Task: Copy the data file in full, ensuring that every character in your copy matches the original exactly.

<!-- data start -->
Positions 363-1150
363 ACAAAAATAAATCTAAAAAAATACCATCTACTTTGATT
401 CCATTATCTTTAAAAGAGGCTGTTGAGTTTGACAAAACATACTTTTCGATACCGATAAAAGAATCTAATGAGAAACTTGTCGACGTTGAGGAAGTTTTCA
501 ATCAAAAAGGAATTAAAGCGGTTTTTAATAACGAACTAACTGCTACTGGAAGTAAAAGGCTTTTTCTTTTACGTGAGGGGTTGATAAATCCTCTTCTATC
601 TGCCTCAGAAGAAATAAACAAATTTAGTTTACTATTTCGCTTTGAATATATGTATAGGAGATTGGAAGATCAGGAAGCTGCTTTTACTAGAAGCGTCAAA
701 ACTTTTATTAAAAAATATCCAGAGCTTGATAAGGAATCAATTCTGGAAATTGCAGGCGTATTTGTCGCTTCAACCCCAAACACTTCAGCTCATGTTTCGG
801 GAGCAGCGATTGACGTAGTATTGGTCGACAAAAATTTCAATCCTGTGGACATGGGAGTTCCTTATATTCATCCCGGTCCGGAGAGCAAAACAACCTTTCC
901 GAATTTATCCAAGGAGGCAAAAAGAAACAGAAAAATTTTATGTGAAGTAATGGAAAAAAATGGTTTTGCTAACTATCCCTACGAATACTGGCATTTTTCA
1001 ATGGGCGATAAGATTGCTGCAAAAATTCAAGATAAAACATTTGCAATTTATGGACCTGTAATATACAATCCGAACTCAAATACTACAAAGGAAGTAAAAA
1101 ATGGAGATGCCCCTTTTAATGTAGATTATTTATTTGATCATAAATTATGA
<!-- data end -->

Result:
Positions 363-1150
363 ACAAAAATAAATCTAAAAAAATACCATCTACTTTGATT
401 CCATTATCTTTAAAAGAGGCTGTTGAGTTTGACAAAACATACTTTTCGATACCGATAAAAGAATCTAATGAGAAACTTGTCGACGTTGAGGAAGTTTTCA
501 ATCAAAAAGGAATTAAAGCGGTTTTTAATAACGAACTAACTGCTACTGGAAGTAAAAGGCTTTTTCTTTTACGTGAGGGGTTGATAAATCCTCTTCTATC
601 TGCCTCAGAAGAAATAAACAAATTTAGTTTACTATTTCGCTTTGAATATATGTATAGGAGATTGGAAGATCAGGAAGCTGCTTTTACTAGAAGCGTCAAA
701 ACTTTTATTAAAAAATATCCAGAGCTTGATAAGGAATCAATTCTGGAAATTGCAGGCGTATTTGTCGCTTCAACCCCAAACACTTCAGCTCATGTTTCGG
801 GAGCAGCGATTGACGTAGTATTGGTCGACAAAAATTTCAATCCTGTGGACATGGGAGTTCCTTATATTCATCCCGGTCCGGAGAGCAAAACAACCTTTCC
901 GAATTTATCCAAGGAGGCAAAAAGAAACAGAAAAATTTTATGTGAAGTAATGGAAAAAAATGGTTTTGCTAACTATCCCTACGAATACTGGCATTTTTCA
1001 ATGGGCGATAAGATTGCTGCAAAAATTCAAGATAAAACATTTGCAATTTATGGACCTGTAATATACAATCCGAACTCAAATACTACAAAGGAAGTAAAAA
1101 ATGGAGATGCCCCTTTTAATGTAGATTATTTATTTGATCATAAATTATGA